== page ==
The Tweedles meet Alice

Tweedle Dee and Tweedle Dum hadn’t had a thought that they didn’t then speak aloud for centuries. They were very proper and took no interest in keeping things to themselves. For they believed they were rather intelligent, and anything they said was worth being heard. One might say they had an open-mind, as it wasn’t filled with all too much. In fact when they had first met Alice, they had their first, ever, thought. They wished to perform for her, and tell her a rather clever tale.

Both Tweedles stood aghast as Alice bumped straight into them. They danced around her, rather upset and pounced every which way. Which, for obvious reasons, startled little golden-haired Alice. She fell with a grand huff of annoyance. Dusting the soil off her dress she started to stand. All the while the Tweedle’s silently exchanged devious looks.

“Oh my! If you hadn’t noticed I am in quite the hurry,” said Alice about to get away.

The Tweedles couldn’t have that, “You are quite rude” cried one.

“Terribly so!” cried the other.

Alice frowned and said, “excuse me, but I dare say your prancing knocked me to my feet. I had bumped you and I am sorry, but what you did was on purpose. And you unrightfully call me rude, humph.”

The Tweedles didn’t care much for being told off so they let out their own “humph,” and were grumpy, and cartwheeled -which blocked Alice’s way.

“Goodness. I’m following a white rabbit, now good day to you and I am to be going.” The Tweedles paused mid-cartwheel and muttered to each other.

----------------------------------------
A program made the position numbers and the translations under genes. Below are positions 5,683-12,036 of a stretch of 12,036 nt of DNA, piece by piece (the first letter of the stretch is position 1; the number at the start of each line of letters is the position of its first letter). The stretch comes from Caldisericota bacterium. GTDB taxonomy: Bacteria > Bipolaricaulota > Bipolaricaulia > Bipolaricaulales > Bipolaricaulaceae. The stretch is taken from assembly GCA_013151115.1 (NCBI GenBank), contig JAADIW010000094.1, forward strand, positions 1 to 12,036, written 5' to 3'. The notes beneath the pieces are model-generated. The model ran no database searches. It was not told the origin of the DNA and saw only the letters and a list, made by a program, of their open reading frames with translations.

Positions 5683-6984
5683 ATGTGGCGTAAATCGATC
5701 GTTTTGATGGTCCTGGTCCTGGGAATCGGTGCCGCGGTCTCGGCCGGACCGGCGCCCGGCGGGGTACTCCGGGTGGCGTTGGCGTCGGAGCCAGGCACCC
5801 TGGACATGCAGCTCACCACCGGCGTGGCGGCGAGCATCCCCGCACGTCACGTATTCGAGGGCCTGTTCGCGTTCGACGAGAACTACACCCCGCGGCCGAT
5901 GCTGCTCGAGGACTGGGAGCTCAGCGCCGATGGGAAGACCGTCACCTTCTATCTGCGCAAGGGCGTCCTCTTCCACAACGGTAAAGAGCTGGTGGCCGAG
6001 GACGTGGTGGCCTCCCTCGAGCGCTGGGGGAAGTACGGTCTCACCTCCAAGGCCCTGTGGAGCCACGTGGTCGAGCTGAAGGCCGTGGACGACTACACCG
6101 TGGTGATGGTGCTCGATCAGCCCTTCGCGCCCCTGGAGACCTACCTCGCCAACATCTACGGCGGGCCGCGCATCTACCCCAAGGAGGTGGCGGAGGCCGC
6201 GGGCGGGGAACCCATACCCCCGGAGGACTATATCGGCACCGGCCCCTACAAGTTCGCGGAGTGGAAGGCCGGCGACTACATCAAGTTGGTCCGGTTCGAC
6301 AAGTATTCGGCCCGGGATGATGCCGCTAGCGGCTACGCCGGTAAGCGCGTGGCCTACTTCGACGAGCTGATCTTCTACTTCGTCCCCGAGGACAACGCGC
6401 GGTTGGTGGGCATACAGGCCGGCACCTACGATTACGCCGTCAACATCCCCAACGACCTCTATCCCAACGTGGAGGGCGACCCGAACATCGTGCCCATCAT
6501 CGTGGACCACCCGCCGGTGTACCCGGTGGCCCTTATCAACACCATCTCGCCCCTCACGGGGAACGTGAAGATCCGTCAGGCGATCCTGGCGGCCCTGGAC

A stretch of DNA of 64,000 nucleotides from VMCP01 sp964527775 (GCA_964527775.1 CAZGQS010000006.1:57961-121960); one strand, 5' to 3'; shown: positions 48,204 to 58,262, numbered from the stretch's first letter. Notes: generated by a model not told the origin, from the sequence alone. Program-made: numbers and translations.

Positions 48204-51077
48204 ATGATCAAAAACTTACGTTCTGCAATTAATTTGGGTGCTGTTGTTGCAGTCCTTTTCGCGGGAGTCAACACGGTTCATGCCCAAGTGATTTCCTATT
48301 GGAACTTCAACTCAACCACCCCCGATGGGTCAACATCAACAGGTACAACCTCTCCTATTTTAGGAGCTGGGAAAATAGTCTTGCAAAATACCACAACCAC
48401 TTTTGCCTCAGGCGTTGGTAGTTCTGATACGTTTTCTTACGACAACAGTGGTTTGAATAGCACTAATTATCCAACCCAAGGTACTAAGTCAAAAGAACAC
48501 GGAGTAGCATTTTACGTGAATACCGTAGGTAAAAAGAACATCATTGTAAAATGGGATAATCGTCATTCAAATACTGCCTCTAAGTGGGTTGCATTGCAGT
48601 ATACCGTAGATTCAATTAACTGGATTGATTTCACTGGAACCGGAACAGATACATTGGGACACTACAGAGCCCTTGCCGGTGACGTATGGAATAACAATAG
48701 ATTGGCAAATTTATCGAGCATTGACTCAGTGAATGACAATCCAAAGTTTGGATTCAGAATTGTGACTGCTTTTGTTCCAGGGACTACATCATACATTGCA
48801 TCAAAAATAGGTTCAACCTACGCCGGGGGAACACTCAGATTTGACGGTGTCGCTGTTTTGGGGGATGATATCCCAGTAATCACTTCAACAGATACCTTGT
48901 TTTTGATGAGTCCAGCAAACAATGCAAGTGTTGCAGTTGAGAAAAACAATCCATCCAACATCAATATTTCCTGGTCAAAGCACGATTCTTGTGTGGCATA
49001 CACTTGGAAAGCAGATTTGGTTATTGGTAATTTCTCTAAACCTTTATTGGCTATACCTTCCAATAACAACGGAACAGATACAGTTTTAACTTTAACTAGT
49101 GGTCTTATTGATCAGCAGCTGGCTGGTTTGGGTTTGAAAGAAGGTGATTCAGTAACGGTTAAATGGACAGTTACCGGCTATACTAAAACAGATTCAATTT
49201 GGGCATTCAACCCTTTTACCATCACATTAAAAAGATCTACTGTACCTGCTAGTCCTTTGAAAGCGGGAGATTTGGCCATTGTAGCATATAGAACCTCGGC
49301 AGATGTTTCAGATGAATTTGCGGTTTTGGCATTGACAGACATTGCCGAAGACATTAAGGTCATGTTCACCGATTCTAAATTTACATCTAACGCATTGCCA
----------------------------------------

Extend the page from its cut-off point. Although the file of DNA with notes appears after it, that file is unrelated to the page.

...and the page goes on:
“Why would you want to follow him?” they asked in unison.

Alice stamped her foot and eyed a fern that the white rabbit had scurried off through.

“I want to know where he’s off to,” she said, “Now please I am in such a hurry.”

Tweedle Dee winked to his brother. They said this next part rather fast and over the other. Not even Alice could keep up with who said what.

“…You know about that curiosity, it almost always kills a cat…”

“…we know of one that barely escaped with his life,

“…quite right he almost died…”

“…but shame you haven’t the time to hear about it…”

“…go on then”

Alice pondered this a moment too long and worse still she said, “A cat, well, I suppose I could spare a moment.”

“Great!” Both Tweedles almost collided but instead, they scooped up Alice and sat her down.

“I am bee-ing honest I don’t know how it begins,” said Tweedle Dee.

“I’ll start it then,” said Tweedle Dum.

Their story went something like this…

Authors note: This story wouldn’t be bite-size-perfect if we included the Tweedles story and so, part 2 The Tale told by the Tweedles, will be posted next week. Happy Father’s Day!

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